Adversarial attacks are another threat to MLOps solutions. These attacks take advantage of models' deep neural networks by inserting a deceiving input during the training process that developers might overlook. This poisons the ML system and disrupts the model training process – a small piece of bad data can snowball as the model trains, magnifying the issue.
Making sure that the MLOps solution remains robust and resilient against adversarial attacks is important. More robust machine learning models and solutions can be developed through adversarial training, which is the insertion of noise or modified data into the model training process. By this means, the model learns to recognize false or maliciously augmented data and prevent that data from impacting the core solution features. While this still leaves solutions vulnerable to black box attacks, or attacks where the model's input and output labels, a method known as ensemble adversarial learning can prevent this. Ensemble adversarial learning is a method in which multiple classifiers are trained together and their weights combined to yield a final model. Prevention and detection are key in protecting the model in the building, training and output stages.
An example of good practice is using a data pipeline to query and process data instead of moving data away from the server. Moving data opens unsafe behaviors such as transferring data samples by USB drive/email, retaining data on your device past-policy for efficiency, which could lead to data getting lost, violations in regulation and more.
Security hygiene is a holistic process. While it is true that security hazards differ greatly between different parts of the MLOps process, it is essential to ensure that the flow is protected in its entirety.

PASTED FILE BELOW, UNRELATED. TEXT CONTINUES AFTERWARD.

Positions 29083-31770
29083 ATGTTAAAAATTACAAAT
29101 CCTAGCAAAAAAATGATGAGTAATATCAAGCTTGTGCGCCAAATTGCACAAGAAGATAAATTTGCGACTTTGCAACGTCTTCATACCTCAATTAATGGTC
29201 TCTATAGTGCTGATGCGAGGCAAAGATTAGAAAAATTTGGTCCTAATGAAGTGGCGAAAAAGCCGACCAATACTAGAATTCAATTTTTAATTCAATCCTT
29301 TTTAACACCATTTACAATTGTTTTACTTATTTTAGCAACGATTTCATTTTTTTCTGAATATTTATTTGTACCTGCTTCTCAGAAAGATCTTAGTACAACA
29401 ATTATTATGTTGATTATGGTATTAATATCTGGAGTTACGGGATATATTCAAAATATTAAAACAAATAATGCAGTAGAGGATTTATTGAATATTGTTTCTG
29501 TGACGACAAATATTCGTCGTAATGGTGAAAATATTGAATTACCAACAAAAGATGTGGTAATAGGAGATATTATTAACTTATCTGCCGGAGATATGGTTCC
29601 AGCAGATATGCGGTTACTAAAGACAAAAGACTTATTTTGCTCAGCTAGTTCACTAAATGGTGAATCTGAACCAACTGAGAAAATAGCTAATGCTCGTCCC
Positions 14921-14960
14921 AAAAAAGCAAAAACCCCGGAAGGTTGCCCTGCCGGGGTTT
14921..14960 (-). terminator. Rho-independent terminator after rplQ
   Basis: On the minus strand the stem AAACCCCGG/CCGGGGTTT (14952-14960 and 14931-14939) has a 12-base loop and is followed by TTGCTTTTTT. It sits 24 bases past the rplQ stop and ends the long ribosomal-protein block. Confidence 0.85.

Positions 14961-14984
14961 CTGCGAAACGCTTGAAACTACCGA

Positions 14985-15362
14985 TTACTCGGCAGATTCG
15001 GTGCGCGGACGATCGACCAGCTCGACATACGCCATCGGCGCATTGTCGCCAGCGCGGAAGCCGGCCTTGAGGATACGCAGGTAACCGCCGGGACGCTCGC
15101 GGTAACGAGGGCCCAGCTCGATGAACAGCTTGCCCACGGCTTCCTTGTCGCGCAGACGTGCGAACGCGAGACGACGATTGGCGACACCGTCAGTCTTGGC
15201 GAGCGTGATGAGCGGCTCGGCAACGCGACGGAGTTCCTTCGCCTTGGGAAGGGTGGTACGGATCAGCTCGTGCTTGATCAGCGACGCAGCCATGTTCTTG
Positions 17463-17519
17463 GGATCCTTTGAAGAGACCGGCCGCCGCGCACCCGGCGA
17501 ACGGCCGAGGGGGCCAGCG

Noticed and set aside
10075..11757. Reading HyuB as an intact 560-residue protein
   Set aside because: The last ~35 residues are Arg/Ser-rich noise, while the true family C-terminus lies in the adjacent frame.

While many security requirements are unique to specific cases, many common protective measures can be applied where suitable. One common measure is data classification. Data should be classified based on business sensitivity, usage, information dependencies, compliance requirements and other relevant factors to ensure that critical and/or confidential data and systems are handled properly throughout the MLOps process. Critical data elements must be protected during translation or consumption, and a variety of steps will achieve this.
The choice between these options should depend on the classification of the data. Encryption should be used for the most critical and sensitive data, while less critical data may not require such steps and masking, or tokenizing, may suffice.
Another common measure is to implement a zero-trust policy. This policy covers two parts – data and access. When data moves across the environment, the data should always be checked or sampled for validation. Before granting access, the user, device and network security should always be validated.
The last common security measure is redundancy. Redundancy is not always essential but should be considered by a company if the data and model are business critical. If so, it should be created within a cyber vault which separates the physical architecture and digital assets from the production environment. This vault can then be activated in place of the production environment when that environment is compromised.
The exciting part of MLOps is how it encourages a security-first mindset. By tackling the whole lifecycle, we can assess security risks at various touch points. With security it is always important to over-emphasize, over-communicate, over-prepare and be over-cautious, so the highest values of efficiency and automation from MLOps are realized.